Bible Review 2:1, Spring 1986
The Jacob Cycle in Genesis

Deception for Deception

Who breaks the cycle?

By Richard Elliott Friedman

The biblical story of Jacob is artistically an exquisite creation, psychologically an intriguing portrait, and religiously an interpretive treasurehouse—but it has always been a problem. Even Sunday school children ask why the hero Jacob, the great patriarch, withholds food from his own brother Esau to get his brother’s birthright and then lies to his blind father Isaac on his deathbed to get his father to give him his brother’s blessing. Why did the ancient Israelite author tell the story this way, portraying his own ancestor as manipulative of and deceitful to his family?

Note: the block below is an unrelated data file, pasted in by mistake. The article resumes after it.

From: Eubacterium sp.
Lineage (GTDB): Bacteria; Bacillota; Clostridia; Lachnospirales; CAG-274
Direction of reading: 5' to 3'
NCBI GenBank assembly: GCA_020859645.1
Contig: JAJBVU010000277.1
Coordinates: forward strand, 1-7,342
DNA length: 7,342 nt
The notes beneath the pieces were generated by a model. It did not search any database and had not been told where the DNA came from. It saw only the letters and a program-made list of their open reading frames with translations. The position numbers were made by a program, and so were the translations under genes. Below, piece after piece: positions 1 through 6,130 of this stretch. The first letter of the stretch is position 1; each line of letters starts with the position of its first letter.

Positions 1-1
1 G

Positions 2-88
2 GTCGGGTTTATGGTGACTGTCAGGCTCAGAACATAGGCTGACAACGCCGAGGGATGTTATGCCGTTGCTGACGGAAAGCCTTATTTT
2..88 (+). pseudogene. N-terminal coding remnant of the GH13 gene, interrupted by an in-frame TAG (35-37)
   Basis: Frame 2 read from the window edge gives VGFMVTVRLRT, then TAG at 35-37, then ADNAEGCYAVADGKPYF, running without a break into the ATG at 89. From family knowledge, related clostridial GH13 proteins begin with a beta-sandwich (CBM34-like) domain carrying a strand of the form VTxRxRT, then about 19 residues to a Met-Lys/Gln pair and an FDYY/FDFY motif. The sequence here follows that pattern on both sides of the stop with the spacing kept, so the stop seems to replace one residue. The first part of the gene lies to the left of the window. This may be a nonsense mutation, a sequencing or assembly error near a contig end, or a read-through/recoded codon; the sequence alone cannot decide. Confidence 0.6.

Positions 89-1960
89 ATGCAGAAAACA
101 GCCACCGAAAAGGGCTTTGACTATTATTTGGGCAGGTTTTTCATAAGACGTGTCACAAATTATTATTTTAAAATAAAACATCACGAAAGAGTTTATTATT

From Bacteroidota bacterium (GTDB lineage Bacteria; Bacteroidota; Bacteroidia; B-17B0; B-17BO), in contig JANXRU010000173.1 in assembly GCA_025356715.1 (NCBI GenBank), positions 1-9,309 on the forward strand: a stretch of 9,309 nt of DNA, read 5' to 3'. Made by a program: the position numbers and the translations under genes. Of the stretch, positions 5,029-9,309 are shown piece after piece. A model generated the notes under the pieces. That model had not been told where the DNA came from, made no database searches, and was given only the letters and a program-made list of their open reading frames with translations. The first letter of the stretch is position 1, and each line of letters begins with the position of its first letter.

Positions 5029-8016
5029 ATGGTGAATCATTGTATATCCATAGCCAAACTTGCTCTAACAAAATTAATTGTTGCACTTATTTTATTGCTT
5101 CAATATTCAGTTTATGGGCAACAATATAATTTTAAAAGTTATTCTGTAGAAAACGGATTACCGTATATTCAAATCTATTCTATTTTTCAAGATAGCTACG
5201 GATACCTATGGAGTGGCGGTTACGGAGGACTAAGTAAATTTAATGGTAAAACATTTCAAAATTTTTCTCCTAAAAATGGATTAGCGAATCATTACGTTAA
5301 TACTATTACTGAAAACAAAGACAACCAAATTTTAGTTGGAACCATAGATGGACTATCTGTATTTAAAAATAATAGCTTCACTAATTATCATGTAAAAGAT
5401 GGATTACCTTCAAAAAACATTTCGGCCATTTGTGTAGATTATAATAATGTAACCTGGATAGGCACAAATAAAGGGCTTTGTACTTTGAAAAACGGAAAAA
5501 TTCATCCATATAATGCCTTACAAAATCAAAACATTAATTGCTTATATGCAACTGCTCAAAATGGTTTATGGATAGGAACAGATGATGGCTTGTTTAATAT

Moreover, it is not Jacob alone who is portrayed as a deceiver. His mother Rebekah, his uncle Laban, his wife Rachel, and most of his sons become involved in deception as well. Why conceive of such a story? Why include it in sacred literature?

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